Historic endowed chair takes BME student experience to new levels

// Biomedical Engineering

Tags: 2019, alumni, News

UW-Madison biomedical engineering undergraduate students compete for the Tong Biomedical Engineering Design Award every semester. Two awards go to teams of juniors and seniors who develop exceptional prototypes. Photo: Elise Schimke.

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Peter Tong (MSEE ’65) wants biomedical engineering students at the University of Wisconsin-Madison to gain the kind of hands-on experience and entrepreneurial mentality that will kickstart their careers.

That notion explains Tong’s longtime support of student prototype design competitions, first in the College of Engineering as a whole and, for the past 12 years, in the Department of Biomedical Engineering.

Now, through a major new gift to the department, Tong is opening the door to even more opportunities for biomedical engineering students to enhance their educations.

In partnership with the Wisconsin Alumni Research Foundation, where he serves on the Board of Trustees and chaired the Board from 2014-18, Tong is endowing the Department of Biomedical Engineering’s chair position with a $3 million contribution.

It is the largest gift in the department’s history and is among a simultaneous trio of the first endowed department chair positions in the College of Engineering.

Vilas Distinguished Professor Justin Williams and longtime BME supporter Peter Tong.
Vilas Distinguished Professor Justin Williams (left) and longtime BME supporter Peter Tong.

“It’s transformative,” says Vilas Distinguished Professor Justin Williams, the first faculty member to hold the Peter Tong Chair of Biomedical Engineering. “This really is going to augment our resources so that we can more effectively pursue strategic initiatives, capitalize on emerging opportunities to give our students a world-renowned, cutting-edge education, and continue to be able to attract the best and brightest students here.”

The endowed chair provides flexible funding. Williams will leverage that support to elevate both the undergraduate and graduate educational experience by purchasing new lab equipment in emerging areas of study and adding to existing support for student design projects, travel awards and more. The endowed fund will also support the department chair’s research endeavors.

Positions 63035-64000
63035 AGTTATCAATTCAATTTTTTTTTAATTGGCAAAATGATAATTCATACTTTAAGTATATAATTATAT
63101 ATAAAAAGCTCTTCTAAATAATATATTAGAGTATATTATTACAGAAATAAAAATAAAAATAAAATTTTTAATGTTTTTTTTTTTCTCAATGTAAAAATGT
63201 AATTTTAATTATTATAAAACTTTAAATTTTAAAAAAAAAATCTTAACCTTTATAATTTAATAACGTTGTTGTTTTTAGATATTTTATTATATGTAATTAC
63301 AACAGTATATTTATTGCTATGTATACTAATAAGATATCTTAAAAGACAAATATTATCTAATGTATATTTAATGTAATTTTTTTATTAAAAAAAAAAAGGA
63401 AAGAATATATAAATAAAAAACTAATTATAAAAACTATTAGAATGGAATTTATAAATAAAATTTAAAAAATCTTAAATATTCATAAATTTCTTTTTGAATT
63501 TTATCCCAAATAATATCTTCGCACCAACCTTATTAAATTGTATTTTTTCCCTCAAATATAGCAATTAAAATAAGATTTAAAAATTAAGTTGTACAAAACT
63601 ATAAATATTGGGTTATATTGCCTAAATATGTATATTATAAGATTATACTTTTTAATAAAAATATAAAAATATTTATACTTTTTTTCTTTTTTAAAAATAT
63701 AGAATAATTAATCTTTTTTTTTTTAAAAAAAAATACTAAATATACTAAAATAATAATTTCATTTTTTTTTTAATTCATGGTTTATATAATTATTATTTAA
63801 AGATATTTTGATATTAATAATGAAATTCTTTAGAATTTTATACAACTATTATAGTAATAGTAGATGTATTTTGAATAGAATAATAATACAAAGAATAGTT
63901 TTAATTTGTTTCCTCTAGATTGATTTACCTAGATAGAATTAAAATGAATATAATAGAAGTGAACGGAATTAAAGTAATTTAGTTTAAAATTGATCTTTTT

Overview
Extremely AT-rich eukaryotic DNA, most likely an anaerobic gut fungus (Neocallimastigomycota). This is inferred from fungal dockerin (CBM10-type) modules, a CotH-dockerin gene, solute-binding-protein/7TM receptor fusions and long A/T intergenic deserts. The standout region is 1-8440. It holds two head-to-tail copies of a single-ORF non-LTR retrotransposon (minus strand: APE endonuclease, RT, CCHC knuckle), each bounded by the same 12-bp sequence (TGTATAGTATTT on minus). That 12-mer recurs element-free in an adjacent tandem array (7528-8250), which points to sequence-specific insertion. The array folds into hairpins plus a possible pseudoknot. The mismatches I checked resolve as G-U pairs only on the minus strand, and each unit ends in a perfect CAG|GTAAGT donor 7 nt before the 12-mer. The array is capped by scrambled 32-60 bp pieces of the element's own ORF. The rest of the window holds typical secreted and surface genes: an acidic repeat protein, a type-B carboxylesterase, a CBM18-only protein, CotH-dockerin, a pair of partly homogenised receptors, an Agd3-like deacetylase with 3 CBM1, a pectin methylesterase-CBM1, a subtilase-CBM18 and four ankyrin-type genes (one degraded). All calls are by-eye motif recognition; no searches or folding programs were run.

“We wanted to give the biomedical engineering department a longer-term commitment of our support,” says Tong, who, along with his wife, Janet, has funded efforts that include the Tong BME Distinguished Entrepreneur Lecturer Series and the Tong Student Leadership Auditorium in the Engineering Centers Building. “This will help Justin and it will allow a lot of flexibility and freedom to grow the department.”

Williams says the gift will allow the department to provide undergraduate students with the kinds of laboratory experiences that take their knowledge, creativity and capabilities to new levels. Those offerings could include a new optics lab where students can build microscopes from scratch, a motion-capture facility for those interested in biomechanics and human performance, and a device setup with a particular focus on neural engineering.

“We will build laboratories and outfit them with the kind of state-of-the-art equipment that most undergrads at other biomedical engineering programs would never see,” says Williams, noting that the timing of the gift is fortuitous, given the department is currently renovating a 2,500-square-foot lab on the first floor of its home in the Engineering Centers Building.

True to Tong’s belief in the design experience, the gift will also fund access to specialized instrumentation and advanced prototyping techniques, as well as provide startup expenses to students interested in developing their projects beyond the Tong BME Design Competition.

He’s excited about the department’s future, and so is Williams.

“It’s the culmination of the last 20 years of Peter working with our department to get us to where we are today,” Williams says. “And now, to take us to the next level.”

Author: Tom Ziemer